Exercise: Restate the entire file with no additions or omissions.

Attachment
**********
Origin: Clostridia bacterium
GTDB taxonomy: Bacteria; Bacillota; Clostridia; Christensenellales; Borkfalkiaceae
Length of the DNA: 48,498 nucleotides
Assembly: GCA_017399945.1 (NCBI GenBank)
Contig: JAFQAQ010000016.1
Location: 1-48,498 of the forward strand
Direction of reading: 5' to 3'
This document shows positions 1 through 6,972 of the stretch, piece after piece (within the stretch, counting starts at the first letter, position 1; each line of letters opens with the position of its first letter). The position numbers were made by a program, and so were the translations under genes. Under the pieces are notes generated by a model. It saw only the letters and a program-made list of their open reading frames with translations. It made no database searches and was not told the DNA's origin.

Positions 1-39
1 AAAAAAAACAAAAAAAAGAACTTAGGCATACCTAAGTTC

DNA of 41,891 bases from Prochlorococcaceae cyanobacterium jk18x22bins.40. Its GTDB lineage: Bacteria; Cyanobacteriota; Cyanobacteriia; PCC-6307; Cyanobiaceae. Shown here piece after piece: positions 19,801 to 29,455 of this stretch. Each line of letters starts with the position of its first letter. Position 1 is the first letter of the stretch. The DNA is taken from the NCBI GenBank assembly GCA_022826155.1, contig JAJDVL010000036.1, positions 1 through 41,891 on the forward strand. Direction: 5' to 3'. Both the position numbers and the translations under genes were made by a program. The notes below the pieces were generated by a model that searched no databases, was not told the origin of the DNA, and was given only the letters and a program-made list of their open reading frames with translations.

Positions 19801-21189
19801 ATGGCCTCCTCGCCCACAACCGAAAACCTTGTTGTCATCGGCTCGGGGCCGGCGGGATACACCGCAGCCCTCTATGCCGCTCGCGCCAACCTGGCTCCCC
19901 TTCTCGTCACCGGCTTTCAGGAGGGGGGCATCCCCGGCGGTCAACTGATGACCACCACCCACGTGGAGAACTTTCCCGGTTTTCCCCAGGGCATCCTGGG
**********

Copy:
Origin: Clostridia bacterium
GTDB taxonomy: Bacteria; Bacillota; Clostridia; Christensenellales; Borkfalkiaceae
Length of the DNA: 48,498 nucleotides
Assembly: GCA_017399945.1 (NCBI GenBank)
Contig: JAFQAQ010000016.1
Location: 1-48,498 of the forward strand
Direction of reading: 5' to 3'
This document shows positions 1 through 6,972 of the stretch, piece after piece (within the stretch, counting starts at the first letter, position 1; each line of letters opens with the position of its first letter). The position numbers were made by a program, and so were the translations under genes. Under the pieces are notes generated by a model. It saw only the letters and a program-made list of their open reading frames with translations. It made no database searches and was not told the DNA's origin.

Positions 1-39
1 AAAAAAAACAAAAAAAAGAACTTAGGCATACCTAAGTTC

DNA of 41,891 bases from Prochlorococcaceae cyanobacterium jk18x22bins.40. Its GTDB lineage: Bacteria; Cyanobacteriota; Cyanobacteriia; PCC-6307; Cyanobiaceae. Shown here piece after piece: positions 19,801 to 29,455 of this stretch. Each line of letters starts with the position of its first letter. Position 1 is the first letter of the stretch. The DNA is taken from the NCBI GenBank assembly GCA_022826155.1, contig JAJDVL010000036.1, positions 1 through 41,891 on the forward strand. Direction: 5' to 3'. Both the position numbers and the translations under genes were made by a program. The notes below the pieces were generated by a model that searched no databases, was not told the origin of the DNA, and was given only the letters and a program-made list of their open reading frames with translations.

Positions 19801-21189
19801 ATGGCCTCCTCGCCCACAACCGAAAACCTTGTTGTCATCGGCTCGGGGCCGGCGGGATACACCGCAGCCCTCTATGCCGCTCGCGCCAACCTGGCTCCCC
19901 TTCTCGTCACCGGCTTTCAGGAGGGGGGCATCCCCGGCGGTCAACTGATGACCACCACCCACGTGGAGAACTTTCCCGGTTTTCCCCAGGGCATCCTGGG